Japanese veteran Date bows out in tears after 'double bagel'

The former world No. 4 who turns 47 later this month, was simply no match for a Serbian opponent who at 24 is young enough to be Date's daughter.

Fans applaud Japan's Kimiko Date during a ceremony after the last match of her career against Serbian Aleksandra Krunic in the first round of the Japan Women's Open in Tokyo on September 12, 2017. Date retired from professional tennis just shy of her 47th birthday.

Japan's Kimiko Date, the grande dame of women's tennis, bowed out of the sport after being thrashed 0-6, 0-6 by Aleksandra Krunic at the Japan Women's Open on Tuesday.

The former world No. 4, who turns 47 later this month, was simply no match for a Serbian opponent who at 24 is young enough to be Date's daughter.

Krunic took just 49 minutes to inflict the dreaded "double bagel" on Date in a lop-sided first-round encounter in Tokyo.

Date tried gamely to mix up her shots in the second set but to no avail as Krunic, ranked 67th in the world, blasted winners past her at will.

Krunic continued to swing away from the baseline and put the former Wimbledon semifinalist out of her misery with a huge forehand which Date could only dump into the net.

"It's finally over," a tearful Date told fans, many of whom were sobbing themselves.

"I feel sad mostly I guess but also really grateful for what tennis has given me," added the eight-time WTA Tour singles champion, who took a 12-year hiatus from professional tennis after quitting at the peak of her powers in 1996.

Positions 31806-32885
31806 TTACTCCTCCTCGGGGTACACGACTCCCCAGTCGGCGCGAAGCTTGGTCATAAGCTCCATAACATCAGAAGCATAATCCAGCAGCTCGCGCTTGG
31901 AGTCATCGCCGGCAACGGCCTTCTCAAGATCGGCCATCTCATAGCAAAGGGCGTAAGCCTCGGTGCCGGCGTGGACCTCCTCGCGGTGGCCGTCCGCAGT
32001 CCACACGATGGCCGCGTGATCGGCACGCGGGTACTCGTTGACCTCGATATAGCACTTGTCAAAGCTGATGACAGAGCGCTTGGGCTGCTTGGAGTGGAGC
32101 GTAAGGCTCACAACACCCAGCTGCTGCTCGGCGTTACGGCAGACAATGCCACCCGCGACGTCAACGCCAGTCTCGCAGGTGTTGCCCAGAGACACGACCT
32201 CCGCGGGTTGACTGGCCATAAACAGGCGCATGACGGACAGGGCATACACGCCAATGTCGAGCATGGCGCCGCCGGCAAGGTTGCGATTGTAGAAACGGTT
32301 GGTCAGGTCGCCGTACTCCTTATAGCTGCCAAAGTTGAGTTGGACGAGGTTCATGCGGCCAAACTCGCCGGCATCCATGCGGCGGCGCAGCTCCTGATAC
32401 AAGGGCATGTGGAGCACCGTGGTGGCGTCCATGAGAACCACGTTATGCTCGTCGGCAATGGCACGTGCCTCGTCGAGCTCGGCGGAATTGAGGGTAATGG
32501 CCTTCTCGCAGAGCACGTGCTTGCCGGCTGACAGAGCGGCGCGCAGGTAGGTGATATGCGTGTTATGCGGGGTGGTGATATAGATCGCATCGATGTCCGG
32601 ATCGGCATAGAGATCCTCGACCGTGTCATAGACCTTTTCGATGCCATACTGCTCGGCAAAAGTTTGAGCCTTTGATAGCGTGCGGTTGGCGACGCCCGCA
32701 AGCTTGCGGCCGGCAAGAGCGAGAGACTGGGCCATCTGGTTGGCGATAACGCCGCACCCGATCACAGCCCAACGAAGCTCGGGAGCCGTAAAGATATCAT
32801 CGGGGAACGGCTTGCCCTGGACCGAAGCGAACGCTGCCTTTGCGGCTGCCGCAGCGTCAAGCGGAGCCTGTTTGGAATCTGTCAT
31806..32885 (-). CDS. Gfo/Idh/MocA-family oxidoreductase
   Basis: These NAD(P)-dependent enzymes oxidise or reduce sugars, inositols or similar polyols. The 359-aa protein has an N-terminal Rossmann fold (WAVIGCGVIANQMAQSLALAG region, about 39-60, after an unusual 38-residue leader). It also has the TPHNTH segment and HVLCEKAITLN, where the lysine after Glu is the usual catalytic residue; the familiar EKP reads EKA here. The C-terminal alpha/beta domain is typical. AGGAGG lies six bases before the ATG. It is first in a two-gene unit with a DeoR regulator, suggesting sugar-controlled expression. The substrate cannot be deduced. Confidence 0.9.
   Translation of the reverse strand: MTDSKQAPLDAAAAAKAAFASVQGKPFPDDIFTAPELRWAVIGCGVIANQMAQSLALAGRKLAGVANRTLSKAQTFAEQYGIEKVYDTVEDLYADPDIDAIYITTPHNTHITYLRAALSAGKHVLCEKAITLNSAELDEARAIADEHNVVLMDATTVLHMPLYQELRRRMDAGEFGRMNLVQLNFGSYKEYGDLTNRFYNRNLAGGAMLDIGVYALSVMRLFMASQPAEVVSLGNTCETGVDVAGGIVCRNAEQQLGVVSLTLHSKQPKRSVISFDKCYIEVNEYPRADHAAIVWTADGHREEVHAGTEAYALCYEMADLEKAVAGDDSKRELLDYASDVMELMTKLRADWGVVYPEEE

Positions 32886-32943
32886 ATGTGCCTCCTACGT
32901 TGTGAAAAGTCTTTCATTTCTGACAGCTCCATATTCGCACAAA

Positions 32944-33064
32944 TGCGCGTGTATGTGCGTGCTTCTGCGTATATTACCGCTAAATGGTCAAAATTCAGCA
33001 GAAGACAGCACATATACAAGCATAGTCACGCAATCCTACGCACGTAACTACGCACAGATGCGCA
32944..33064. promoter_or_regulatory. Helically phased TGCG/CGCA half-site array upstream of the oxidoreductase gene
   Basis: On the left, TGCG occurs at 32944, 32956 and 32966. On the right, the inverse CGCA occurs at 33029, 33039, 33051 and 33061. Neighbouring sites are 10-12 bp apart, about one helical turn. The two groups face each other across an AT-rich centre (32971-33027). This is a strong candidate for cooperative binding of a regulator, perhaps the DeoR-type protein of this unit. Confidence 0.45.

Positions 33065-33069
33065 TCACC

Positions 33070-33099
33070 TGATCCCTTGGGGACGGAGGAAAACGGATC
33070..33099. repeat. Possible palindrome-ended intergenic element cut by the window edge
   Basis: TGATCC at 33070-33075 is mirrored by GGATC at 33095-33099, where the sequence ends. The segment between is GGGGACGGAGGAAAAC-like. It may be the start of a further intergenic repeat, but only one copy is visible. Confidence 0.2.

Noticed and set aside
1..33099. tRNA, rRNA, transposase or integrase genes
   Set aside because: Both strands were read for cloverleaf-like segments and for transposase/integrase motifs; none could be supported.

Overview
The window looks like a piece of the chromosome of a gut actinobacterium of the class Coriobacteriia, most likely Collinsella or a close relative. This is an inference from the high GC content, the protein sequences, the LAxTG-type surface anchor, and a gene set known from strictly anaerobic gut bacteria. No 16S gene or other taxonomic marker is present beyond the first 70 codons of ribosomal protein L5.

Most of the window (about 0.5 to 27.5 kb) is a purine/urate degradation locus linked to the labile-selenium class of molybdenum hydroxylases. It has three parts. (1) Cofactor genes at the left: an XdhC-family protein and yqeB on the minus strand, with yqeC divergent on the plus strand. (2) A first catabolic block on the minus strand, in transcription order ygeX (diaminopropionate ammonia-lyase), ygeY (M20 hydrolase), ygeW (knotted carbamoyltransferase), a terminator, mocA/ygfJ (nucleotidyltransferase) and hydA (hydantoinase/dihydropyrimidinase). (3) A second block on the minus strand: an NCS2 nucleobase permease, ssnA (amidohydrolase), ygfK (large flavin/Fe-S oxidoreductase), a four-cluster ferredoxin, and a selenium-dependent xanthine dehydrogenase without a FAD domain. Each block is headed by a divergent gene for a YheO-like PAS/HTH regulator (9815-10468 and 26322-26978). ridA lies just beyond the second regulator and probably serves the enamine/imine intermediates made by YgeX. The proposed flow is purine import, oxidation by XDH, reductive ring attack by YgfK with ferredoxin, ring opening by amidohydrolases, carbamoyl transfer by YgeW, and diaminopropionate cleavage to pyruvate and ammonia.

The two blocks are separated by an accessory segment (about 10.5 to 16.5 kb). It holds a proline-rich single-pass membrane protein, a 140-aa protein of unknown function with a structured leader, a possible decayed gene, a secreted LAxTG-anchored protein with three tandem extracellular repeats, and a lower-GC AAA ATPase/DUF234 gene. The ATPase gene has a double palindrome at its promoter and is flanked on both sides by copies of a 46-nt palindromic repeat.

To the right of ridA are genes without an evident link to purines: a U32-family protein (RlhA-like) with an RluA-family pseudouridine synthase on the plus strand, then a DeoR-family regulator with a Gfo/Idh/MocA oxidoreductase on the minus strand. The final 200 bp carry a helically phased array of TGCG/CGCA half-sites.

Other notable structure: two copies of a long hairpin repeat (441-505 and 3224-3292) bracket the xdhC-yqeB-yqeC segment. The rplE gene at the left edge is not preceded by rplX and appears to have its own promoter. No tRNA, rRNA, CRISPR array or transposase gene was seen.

Date, a wiry 1.63 meters, underwent two knee surgeries since appearing at the 2016 Australian Open, but defied the odds to return to action in May this year.

The Kyoto native has also been nursing a sore shoulder and it showed against Krunic.

Date, whose game is a throwback to a time when tennis was more about lobs, dinks and clever use of spin than power-hitting, showed brief glimpses of her former pomp.

But she lacked the power to trouble Krunic, who after embracing Date told her she had started the match as a nervous wreck.

"I want to apologize," she said. "I don't like that I had to be the one but Kimiko has had a great career.

"I was a mess at the beginning," added Krunic, who next faces American Alison Riske.

"When I go back to the locker room, I'll probably cry."

Date broke several tennis records, most notably at the Korea Open in 2009 when she became the second-oldest player in the modern era to win a WTA singles title after Billie Jean King. She reached her highest ranking of 4 in late 1995, behind Steffi Graf, Monica Seles and Arantxa Sanchez Vicario.

Despite playing on until the ripe old age of 46, Date still fell some way short of her idol Martina Navratilova, who retired a month shy of her 50th birthday in 2006.

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